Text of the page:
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Holiday gift ideas: Make an effective, functional solar lamp for under $7

solar lamp, make solar lamp, best solar lamp
258 145 Survival Common Sense Blog | Emergency Preparedness

Everybody should have an emergency lighting plan. And the holiday season is fast approaching, and you need some inexpensive, useful gift ideas for those preppers – and non-preppers – on the list. This solar lamp project could kill several birds with the same stone.

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by Leon Pantenburg

Nobody wants to sit in the dark when the power grid goes down. An effective, safe source of light will be greatly appreciated as a gift, or as an addition to your emergency lighting plan.

Here’s what you need to complete this emergency lighting project:

  • Chandelier shades/globes: These are generally really cheap, because you need at least four to outfit a chandelier. When one has to be replaced, it may be hard to find an exact duplicate. Then, the other shades may be donated to the local recycle store. Shades have a variety of shapes and glass style, and all you need is to find is two that will fit together at the wide part. I got my last shades for 50 cents a piece at the local ReStore.
  • Solar accent lights: These lights are recharged by the sun, and you may have some in the garage leftover from this summer’s garden. If you have to buy them, the standard wand shape lights will probably cost less than $5 each. During the off season, you’ll probably find a sale.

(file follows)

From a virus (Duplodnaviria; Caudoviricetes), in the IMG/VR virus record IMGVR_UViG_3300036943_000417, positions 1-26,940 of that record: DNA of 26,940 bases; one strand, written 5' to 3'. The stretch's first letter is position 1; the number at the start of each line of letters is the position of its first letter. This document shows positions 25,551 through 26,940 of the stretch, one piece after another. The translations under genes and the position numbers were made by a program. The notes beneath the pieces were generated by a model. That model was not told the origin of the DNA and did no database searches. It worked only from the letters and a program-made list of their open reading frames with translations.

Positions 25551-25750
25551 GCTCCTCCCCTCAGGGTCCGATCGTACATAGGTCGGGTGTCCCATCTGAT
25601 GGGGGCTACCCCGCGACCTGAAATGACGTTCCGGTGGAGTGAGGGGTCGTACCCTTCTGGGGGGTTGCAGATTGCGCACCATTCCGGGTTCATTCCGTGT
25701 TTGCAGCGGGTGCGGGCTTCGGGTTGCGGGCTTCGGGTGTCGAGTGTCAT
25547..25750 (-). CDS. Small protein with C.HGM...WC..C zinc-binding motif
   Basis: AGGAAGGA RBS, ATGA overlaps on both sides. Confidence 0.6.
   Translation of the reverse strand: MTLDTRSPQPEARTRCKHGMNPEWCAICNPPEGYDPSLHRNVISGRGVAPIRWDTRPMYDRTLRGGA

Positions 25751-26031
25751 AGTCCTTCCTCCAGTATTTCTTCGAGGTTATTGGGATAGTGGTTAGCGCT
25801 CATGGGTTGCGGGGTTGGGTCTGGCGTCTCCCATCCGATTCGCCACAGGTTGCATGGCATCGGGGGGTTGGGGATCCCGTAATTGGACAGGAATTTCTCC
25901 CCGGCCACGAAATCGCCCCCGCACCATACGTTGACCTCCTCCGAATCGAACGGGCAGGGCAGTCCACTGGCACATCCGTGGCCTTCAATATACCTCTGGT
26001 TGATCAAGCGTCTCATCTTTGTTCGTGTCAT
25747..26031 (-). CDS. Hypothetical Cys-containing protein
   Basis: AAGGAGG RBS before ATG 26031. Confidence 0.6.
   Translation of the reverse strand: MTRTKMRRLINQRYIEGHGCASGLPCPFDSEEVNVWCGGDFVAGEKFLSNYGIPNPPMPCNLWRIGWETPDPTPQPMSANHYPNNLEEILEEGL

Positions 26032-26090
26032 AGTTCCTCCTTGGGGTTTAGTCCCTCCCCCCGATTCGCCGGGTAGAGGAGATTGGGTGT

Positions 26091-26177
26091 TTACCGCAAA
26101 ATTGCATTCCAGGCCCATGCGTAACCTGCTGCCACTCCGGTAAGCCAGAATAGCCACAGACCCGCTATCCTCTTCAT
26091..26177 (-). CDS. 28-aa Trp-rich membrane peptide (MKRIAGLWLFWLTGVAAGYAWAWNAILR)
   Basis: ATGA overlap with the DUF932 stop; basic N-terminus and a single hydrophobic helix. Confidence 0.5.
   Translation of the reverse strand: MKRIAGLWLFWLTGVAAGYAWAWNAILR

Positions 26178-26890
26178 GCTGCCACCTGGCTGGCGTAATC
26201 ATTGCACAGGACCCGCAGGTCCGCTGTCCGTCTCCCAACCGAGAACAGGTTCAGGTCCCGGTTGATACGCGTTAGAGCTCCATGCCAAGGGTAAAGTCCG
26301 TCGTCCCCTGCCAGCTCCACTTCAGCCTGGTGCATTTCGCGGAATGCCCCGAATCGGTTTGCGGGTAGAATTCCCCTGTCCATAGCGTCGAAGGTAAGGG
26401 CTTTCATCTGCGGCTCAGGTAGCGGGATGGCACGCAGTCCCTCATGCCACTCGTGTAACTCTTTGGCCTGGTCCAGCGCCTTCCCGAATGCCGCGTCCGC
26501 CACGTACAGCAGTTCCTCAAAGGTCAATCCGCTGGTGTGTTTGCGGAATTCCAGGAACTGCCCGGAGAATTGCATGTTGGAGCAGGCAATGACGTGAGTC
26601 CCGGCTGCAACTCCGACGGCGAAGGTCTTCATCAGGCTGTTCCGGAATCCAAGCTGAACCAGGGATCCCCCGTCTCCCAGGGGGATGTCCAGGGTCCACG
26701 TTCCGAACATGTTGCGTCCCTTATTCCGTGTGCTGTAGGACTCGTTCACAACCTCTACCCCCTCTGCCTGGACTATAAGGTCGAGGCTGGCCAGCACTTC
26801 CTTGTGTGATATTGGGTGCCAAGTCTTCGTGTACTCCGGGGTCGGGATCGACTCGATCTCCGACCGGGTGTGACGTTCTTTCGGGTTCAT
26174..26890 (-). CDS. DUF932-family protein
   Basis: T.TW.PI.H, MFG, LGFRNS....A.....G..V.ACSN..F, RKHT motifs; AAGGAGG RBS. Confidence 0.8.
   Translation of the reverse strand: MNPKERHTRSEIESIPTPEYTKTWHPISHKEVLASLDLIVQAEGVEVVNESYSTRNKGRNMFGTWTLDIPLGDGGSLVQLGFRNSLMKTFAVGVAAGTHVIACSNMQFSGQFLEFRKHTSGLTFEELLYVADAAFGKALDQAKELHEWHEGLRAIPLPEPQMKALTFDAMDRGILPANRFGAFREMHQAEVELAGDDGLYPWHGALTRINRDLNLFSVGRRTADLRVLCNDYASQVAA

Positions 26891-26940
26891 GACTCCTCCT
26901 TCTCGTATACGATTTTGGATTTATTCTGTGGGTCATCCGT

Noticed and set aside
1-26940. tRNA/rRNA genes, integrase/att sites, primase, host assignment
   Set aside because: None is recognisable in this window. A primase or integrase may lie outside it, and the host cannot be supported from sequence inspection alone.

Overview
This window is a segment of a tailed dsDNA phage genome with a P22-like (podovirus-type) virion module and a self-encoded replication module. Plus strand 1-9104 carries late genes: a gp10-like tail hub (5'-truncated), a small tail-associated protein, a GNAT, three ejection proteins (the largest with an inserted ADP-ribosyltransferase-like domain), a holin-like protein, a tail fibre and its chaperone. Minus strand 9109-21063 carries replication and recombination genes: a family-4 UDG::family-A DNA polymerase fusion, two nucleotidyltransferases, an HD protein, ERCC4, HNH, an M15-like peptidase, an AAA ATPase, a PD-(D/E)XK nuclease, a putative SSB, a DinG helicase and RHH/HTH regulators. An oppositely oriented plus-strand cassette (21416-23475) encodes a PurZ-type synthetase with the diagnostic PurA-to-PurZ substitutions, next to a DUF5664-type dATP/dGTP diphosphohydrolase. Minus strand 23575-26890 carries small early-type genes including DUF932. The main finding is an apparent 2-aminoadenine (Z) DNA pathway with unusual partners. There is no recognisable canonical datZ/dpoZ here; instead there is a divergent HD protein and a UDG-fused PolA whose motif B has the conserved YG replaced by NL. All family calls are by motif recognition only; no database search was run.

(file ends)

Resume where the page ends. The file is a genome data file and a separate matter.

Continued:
solar lamp, make solar lamp, best solar lamp

    Total cost of this lamp was about seven dollars.

  • Glue: You’ll need something that bonds glass. I used LIQUID NAILS® Adhesive, and it has held up well.

Assembly is simple: Just glue the two wide parts of the shades together and let the adhesive cure. Find another type of  chandelier shade and use that for the base. Insert the accent light in the top and the lamp is ready to go.

Now, before you rely on these lamps for emergency lighting, there are a few considerations:

  • Bright sunlight may be needed to fully charge the light. During a storm or gloomy day, there might not be enough sunlight to re-charge the battery. The packages on some of the lights claim they will produce light for eight to ten hours, but that seems optimistic to me.
  • Cold weather can affect the battery. The colder it gets, the less effective the battery will be, and subsequently, the less light will be produced. You may need to place the lights inside in a warm window in direct sunlight to recharge them.
  • It will probably take several of the lamps to adequately light an area. But one makes a nice nightlight, and that can be a tremendous moral booster in an otherwise dark house.


These solar lights are intended to be  a supplemental system. But they can be valuable, because when they work, you can save on finite light sources like batteries, candles or lamps. They can also be used in sealed areas, since they don’t emit carbon monoxide like open flame lights do.

And think about this – a recycled solar lamp makes a thoughtful gift that could prove to be invaluable. Best of all, seeing a cool recycled lamp might encourage a non-prepper to start thinking about getting better prepared.

And who knows – that might be the best gift you can give. 

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